Dillian Whyte has levels he hasn’t reached yet and the public will be surprised with his performance against Alexander Povetkin, his co-trainer Harold Knight believes.
Whyte will finally get his chance at revenge in Gibraltar on Saturday night when he faces Povetkin, live on Sky Sports Box Office in the UK and on DAZN in over 200 countries, seven months after a devastating fifth round defeat at Matchroom HQ.
The Brit, who was one win away from securing a WBC world title shot against Tyson Fury, after a period of over 1000 days of waiting, had the seasoned Russian down twice in the fourth round, before seeing his hopes shattered from a monster uppercut in the fifth.
Following two postponements due to ‘Sasha’ testing positive for COVID-19 and travel restrictions shelving a March 6 date, ‘The Body Snatcher’ can reclaim his WBC interim heavyweight title with victory and edge closer to a world title opportunity.
The 32-year-old added former Lennox Lewis co-trainer, Harold ‘Shadow’ Knight to work alongside main coach, Xavier Miller and the American says the pair have learnt from each other.
“We more or less think alike,” Knight told proboxing-fans.com.
“Obviously Xavier hasn’t had that world championship experience, like I was fortunate to experience and have in being under great trainers and teachers.
“The late, great Emanuel Steward, the late great John Davenport who was Lennox Lewis’ first professional trainer, Pepe Correa, who was Sugar Ray Leonard’s trainer so we more or less compliment each other, because Xavier is a student of the game, he does a lot of studying.
“Once again I’ve learnt some things off him and I’m sure he’s learnt some things off me, so we more or less work with each other and help each other to learn from each other.
“I’ve been in this game for a long time, but if anyone says that they know it all, that’s a damn lie.
“I’m always willing to learn and the main thing is we leave the egos outside the door and our objective is to make Dillian better, because he’s the one in the ring throwing the punches and taking the punches it’s not us.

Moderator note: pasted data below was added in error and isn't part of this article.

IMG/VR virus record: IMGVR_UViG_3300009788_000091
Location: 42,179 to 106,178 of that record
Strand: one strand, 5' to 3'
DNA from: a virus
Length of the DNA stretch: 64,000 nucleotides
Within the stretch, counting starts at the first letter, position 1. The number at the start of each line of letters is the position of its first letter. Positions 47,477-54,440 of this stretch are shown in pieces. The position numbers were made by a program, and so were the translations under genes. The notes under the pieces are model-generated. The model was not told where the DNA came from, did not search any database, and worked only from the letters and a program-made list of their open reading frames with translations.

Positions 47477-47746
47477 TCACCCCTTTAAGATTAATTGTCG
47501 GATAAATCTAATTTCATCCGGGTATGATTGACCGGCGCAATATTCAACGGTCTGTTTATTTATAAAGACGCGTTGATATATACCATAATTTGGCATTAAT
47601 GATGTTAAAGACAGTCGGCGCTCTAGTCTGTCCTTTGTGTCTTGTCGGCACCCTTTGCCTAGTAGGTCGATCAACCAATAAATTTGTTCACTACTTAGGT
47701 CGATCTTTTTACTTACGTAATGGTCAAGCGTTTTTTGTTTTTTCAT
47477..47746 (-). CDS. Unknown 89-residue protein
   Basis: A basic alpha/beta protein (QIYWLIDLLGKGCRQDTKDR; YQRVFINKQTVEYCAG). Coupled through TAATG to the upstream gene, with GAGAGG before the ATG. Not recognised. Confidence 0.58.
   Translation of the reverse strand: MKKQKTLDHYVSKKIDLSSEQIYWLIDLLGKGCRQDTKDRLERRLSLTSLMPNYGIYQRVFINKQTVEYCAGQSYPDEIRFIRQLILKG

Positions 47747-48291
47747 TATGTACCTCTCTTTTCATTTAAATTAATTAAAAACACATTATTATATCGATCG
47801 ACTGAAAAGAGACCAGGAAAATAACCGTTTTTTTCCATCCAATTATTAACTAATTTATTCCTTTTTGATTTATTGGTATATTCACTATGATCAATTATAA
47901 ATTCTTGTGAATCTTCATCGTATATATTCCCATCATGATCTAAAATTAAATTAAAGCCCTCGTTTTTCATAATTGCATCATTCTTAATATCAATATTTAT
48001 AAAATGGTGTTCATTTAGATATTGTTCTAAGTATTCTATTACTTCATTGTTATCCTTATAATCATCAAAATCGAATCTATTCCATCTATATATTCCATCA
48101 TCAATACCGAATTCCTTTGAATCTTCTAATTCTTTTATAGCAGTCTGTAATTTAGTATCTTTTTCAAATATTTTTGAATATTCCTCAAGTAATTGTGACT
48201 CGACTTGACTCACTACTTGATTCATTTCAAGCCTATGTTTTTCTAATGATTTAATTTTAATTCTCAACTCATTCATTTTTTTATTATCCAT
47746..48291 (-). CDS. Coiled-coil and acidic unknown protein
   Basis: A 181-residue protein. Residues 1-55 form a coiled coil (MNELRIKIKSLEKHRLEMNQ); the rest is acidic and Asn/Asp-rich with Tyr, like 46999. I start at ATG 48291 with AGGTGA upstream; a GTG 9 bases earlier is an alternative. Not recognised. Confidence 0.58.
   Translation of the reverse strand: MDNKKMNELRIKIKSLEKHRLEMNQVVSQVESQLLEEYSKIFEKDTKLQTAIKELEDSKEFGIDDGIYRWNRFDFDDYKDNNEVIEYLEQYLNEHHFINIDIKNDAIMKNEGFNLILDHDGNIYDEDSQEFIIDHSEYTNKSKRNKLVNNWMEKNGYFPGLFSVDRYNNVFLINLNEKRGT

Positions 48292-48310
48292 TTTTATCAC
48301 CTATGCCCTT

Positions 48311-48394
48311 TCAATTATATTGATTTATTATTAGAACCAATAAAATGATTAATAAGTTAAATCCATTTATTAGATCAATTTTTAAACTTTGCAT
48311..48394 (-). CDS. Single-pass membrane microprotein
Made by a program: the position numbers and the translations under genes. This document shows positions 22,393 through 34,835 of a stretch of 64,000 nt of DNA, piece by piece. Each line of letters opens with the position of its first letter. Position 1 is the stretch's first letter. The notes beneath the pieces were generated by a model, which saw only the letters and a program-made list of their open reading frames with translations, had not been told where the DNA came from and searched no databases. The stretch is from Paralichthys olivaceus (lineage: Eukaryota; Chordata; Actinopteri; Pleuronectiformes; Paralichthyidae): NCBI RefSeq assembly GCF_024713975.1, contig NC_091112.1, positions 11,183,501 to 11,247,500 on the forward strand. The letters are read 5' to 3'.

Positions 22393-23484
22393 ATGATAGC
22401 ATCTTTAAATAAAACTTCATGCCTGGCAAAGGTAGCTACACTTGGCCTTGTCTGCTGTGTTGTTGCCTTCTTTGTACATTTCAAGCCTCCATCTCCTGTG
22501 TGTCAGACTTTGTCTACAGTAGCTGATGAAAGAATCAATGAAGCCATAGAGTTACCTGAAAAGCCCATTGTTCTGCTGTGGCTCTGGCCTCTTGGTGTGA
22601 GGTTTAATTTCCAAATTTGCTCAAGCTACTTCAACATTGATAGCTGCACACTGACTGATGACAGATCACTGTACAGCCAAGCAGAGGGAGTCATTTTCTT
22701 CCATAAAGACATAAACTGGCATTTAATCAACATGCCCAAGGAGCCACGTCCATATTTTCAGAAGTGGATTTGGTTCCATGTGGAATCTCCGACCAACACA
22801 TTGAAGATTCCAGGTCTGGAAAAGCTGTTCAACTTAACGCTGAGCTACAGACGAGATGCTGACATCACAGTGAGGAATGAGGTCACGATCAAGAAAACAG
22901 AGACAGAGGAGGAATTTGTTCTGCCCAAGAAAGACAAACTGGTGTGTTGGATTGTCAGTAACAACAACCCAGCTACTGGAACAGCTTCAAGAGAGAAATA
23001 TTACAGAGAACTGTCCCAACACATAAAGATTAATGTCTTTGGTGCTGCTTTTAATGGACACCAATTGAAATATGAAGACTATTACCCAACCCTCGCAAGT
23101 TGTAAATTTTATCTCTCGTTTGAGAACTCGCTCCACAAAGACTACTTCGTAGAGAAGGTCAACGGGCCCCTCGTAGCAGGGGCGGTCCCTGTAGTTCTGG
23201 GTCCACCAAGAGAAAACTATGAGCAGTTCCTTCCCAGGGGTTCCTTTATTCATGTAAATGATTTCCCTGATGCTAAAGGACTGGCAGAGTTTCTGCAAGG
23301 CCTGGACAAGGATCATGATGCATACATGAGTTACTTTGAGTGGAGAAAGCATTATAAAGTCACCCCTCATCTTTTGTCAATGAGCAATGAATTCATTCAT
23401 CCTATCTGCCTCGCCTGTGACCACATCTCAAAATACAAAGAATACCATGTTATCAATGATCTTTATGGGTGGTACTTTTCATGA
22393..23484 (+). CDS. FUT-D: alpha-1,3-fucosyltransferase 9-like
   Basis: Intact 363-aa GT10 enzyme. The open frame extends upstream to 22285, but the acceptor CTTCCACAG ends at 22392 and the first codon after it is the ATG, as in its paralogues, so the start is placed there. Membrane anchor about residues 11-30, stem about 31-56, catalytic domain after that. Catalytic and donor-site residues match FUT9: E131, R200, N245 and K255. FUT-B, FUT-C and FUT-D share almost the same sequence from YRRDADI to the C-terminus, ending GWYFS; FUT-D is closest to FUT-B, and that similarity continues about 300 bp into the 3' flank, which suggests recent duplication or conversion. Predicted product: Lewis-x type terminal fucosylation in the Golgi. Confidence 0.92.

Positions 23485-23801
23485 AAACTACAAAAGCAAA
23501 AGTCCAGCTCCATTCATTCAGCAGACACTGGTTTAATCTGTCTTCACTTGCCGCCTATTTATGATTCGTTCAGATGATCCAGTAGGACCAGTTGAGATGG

“I’m here and he’s here to help and win. We’re here to win.”
Whyte made no excuses for his loss to Povetkin, which ended an 11-fight winning streak since his only other career loss to Anthony Joshua in 2015, even telling telling Sky Sports this week: “If you fight good guys, back-to-back, you will get knocked down, you will lose. It’s just what it is.”
During Knight’s 13-year stint with Lewis, who became undisputed heavyweight champion in 1999, ‘The Lion’ suffered two shock losses to Oliver McCall and Hasim Rahman, both of which he avenged and the veteran trainer sees similarities between the pair in terms of their mindset.
“The similarities are basically the same in regards to that,” Knight added.
“Because, when Lennox got knocked out he didn’t make any excuses, he didn’t blame anyone or anything like that. He got up, brushed himself off and said, ‘hey, I’m going to work on what I need to work on, because I know the mistake I made’. That’s the same thing Dillian said.
‘He landed the shot, yes he knocked me out, but you know, hey I want to exercise my rematch clause and hey do you know what, I need to be able to up my game, I need to add to my weapons, even if that’s bringing someone else in to help me on the technical side, to help me to see certain things that I wasn’t seeing before.’